While all this was going on, I got to know Graham during the International Rules camps and the Railway Cup. Despite his public persona, I found him a thorough gentleman. I used to have my dinner with him sometimes after training and he was a different type of character but one I liked and admired.

There was no bullshit with him, he said whatever he thought and, in turn, he wasn’t too bothered about what people thought of him. On those kind of panels you’d have had fellas going round trying to be everyone’s friend, but he would just be his own man. Take it or leave it.

If you didn’t like it, so be it, but I always had a bit of a soft spot for him.

Steven McDonnell (Armagh)

AROUND 2002 Meath were dropping off and Armagh were starting to come good. They beat us by a point in the All-Ireland semi-final that year, I’ve never watched it but I knew after we could and probably should have won.

McDonnell did a lot of damage that day, I was only marking him for a bit - I was mostly on Ronan Clarke - but I ended up on him in the qualifier in ’03 and playing International Rules with him.

It’s amazing when you get playing and training with fellas in that kind of environment because you get to see things as they are really. A match is only a snapshot, but I was so impressed with Stevie over in Australia - his attitude, how hard he worked.

Like Geraghty he was quick, very good in the air for a fella who wasn’t the biggest, and he had great hands. For Armagh’s way of playing, with that diagonal crossfield ball, he was the perfect player because he was always out in front and never, ever fumbled.

It didn’t matter if he was taking a bouncing ball at pace, on the run, it stuck. I always took the approach that I’d be so close, if a fella fumbled from a crossfield ball like that, I’d be on top of him. But Stevie would do it all in one motion, and then he was very good off either side from that point.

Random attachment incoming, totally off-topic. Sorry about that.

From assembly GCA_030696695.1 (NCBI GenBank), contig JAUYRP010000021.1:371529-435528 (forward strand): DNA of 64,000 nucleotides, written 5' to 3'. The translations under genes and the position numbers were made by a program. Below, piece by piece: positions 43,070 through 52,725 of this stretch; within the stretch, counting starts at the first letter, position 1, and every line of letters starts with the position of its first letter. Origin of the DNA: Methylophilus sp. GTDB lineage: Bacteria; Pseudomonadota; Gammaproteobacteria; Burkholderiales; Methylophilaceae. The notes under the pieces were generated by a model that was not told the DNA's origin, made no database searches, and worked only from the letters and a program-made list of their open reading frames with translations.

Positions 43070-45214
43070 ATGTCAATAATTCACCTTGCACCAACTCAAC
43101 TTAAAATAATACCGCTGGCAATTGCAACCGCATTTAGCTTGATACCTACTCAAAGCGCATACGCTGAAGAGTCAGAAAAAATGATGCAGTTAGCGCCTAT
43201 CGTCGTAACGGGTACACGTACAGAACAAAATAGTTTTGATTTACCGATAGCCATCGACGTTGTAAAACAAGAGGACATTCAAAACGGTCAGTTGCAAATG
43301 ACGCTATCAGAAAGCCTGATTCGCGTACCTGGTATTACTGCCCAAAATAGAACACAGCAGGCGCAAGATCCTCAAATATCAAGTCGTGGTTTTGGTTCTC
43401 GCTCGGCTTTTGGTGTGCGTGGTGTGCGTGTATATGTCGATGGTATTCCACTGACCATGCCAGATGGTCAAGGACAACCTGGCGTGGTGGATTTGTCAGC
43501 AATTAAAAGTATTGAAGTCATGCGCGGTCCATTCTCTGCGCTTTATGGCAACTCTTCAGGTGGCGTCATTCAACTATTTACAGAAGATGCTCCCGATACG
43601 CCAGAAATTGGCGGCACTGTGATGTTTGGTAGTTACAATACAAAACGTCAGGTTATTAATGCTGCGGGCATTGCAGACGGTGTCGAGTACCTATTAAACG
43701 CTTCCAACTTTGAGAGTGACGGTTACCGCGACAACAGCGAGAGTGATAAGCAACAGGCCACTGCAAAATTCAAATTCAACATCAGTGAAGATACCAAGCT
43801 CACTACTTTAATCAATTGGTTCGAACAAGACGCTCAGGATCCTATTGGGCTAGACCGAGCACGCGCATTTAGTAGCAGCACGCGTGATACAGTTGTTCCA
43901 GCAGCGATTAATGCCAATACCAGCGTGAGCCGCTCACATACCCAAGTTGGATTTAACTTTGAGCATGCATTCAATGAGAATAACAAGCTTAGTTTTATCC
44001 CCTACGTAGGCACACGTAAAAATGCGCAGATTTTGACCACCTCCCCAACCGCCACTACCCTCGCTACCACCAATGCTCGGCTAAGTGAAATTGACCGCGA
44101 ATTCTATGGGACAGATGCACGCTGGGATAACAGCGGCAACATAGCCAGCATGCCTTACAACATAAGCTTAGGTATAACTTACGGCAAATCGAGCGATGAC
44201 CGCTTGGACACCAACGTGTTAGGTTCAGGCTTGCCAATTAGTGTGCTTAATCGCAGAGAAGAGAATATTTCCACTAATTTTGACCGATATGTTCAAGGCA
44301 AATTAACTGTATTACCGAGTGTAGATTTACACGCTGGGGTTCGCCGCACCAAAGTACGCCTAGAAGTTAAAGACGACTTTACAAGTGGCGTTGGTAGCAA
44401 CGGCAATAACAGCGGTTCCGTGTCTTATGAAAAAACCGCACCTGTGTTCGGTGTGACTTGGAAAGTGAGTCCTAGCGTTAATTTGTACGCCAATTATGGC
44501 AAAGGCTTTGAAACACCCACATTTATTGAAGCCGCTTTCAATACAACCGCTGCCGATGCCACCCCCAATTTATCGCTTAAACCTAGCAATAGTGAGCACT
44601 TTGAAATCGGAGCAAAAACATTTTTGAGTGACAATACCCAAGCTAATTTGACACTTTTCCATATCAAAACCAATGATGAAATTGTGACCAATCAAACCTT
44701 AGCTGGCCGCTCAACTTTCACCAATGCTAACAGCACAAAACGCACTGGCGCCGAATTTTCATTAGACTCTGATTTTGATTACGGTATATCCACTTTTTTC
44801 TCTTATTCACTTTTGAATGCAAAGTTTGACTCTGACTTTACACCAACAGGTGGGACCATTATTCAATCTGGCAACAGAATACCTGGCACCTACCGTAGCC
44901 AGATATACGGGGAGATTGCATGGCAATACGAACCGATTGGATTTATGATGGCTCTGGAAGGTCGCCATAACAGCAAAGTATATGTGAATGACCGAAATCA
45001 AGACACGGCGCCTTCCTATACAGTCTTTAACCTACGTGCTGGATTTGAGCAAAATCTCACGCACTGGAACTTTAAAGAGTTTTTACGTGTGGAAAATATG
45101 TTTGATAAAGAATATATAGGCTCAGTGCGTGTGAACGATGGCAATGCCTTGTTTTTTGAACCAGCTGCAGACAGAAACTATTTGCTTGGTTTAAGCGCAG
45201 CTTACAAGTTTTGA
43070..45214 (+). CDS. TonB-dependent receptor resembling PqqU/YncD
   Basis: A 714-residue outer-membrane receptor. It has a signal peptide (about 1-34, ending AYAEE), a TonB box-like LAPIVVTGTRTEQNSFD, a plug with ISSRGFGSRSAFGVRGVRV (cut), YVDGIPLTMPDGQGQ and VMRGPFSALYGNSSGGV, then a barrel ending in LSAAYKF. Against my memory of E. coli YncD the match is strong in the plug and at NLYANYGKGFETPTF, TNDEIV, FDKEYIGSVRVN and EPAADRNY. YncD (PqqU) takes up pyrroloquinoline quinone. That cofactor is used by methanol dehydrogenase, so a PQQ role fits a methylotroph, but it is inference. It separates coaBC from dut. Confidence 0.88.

Even if you did manage to win possession, you would never get out easy – they’d be thumping you all around the place. I loved that about Armagh. It was real manly stuff, no spitting or knees into the back, just real hard physical stuff. McDonnell, Marsden, Paul McGrane, these guys would wallop you, bone-shaking tackles, but if you were big enough to take it you were fine.

Honestly, I enjoyed that. You wouldn’t be able to breathe for about 10 seconds, but you’d be walking around letting on you were grand.

One other time I marked Stevie was up in Enniskillen in a Railway Cup game. They just had the better team on the day and I was so angry. He was getting good ball and popping over scores – I couldn’t get near him. It was one of those days when we were a little bit off, the Railway Cup could go like that. I wanted to take the head off him but I couldn’t get close enough!

I got to know Stevie better last year when we were both involved with Burren in Down, and he’s a really decent fella. A solid, good guy and great craic.

One night we were showing the Burren lads something, talking about a ball coming in and how you receive and it and retain possession - I was saying to the boys ‘this is the fella who did it best’.

Niall Sheridan (Longford)

WE played Longford in the 2001 Leinster Championship at Croke Park and before the game I was quite worried about Sheridan. I knew he was big, good in the air and for a fella who you might have thought would be slow, people told me to be careful, he’s actually quick for a big man.

I was nervous beforehand but we just got on top, and I was playing with a team that was stronger than Longford [Dublin won 2-19 to 1-13], so it was easier for me. They did launch two or three missiles in on top of us, he had three or four inches on me, he was physically much bigger and stronger so I decided I was just going to break it.

Once I saw the ball leaving somebody’s boot and it was coming in, I just took five steps back then ran and ploughed right through with my fist. He didn’t catch anything.

We played them again in a qualifier down in Laois in 2004. I wasn’t playing great, but he was really good that day and he caused me a lot of hassle. They got some decent ball into him and he caused a lot of bother.

Off the field he’s a shocking nice fella, a couple of years ago he asked me to come down and help out with the club he was with at the time. We had a good chat for about an hour, going back over the good old times.